Gary WolfeDate / 2014-06-12 10:06:06
Lots of readers who have been keenly participating a first novel from Award winner M. Rickert World Fantasy might at the first speculate why that one time enigmatic ‘‘M.’’ has been restored by full name of Mary Rickert on the cover of The Memory Garden, with some attractive flowers. Is this a suggestion that famously dark vision of Rickert has been adapted in the service of the work of novel-length? Or is it just that the novel arrives to us from Landmark Sourcebooks, a publisher that has declared that it desires to target reader women generally and clubs book in particular? There are certainly ghosts in The Memory Garden, even though they are mainly intimidating, and even as some very dark secrets come out that are as worrying as any of tales of Rickert of familial life gone awry, the major vector of the novel comes out to be the only of astonishing affirmation. It can be that like has forever been major theme of Rickert, and even as it occasionally goes off the rails in definitely creepy method in their short invention, it is never cynically treated, and it is never without actual power. That strength is what at last drives The Memory Garden, mainly in respect to the association between Nan, the 79-year-old and Bay their adoptive 15-year-old daughter, who was away on doorstop of Nan in the shoebox. As is general in Rickert, both are stranger in their small society, with Nan supposed to be a witch and Bay having been natural with the caul, that, as per to Nan, is imaginary to mean certain occult powers.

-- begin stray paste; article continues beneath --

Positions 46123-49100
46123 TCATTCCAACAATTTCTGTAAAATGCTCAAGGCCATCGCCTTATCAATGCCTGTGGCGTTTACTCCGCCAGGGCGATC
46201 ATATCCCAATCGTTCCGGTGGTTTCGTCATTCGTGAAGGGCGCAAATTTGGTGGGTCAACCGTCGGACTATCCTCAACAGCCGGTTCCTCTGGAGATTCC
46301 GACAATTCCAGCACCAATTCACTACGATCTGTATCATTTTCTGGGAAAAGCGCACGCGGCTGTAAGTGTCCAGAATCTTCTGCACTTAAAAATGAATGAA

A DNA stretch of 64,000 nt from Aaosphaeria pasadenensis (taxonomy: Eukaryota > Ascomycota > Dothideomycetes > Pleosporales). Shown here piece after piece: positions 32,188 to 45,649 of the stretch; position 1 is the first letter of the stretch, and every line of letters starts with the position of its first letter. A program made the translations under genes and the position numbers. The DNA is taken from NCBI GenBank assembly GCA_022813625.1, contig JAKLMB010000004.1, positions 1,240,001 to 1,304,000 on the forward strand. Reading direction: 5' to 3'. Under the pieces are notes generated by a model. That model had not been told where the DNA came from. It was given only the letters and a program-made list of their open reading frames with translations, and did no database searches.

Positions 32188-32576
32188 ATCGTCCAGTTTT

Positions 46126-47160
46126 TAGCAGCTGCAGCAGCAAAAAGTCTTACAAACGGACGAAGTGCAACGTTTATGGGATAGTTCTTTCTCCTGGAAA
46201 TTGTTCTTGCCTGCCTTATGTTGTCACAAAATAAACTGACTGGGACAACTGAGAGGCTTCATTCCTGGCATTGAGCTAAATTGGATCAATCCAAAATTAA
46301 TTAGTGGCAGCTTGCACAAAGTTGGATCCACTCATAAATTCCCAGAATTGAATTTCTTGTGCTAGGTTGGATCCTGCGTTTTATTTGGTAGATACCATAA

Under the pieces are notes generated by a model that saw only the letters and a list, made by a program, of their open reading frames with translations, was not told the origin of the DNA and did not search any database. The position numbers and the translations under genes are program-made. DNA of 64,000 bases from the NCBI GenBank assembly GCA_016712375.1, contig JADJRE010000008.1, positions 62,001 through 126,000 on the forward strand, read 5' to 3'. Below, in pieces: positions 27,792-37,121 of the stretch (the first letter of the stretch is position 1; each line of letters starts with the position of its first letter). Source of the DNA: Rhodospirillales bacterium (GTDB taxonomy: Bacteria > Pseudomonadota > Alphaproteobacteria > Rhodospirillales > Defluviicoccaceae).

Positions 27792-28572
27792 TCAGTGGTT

The middle icon of the novel, and fraction of the reason Nan is supposed of witchery, is their lush backyard in which different type of flowers are planted in surplus shoes, and that looks immune to the deer and some other wildlife which disrupt some other gardens in the area.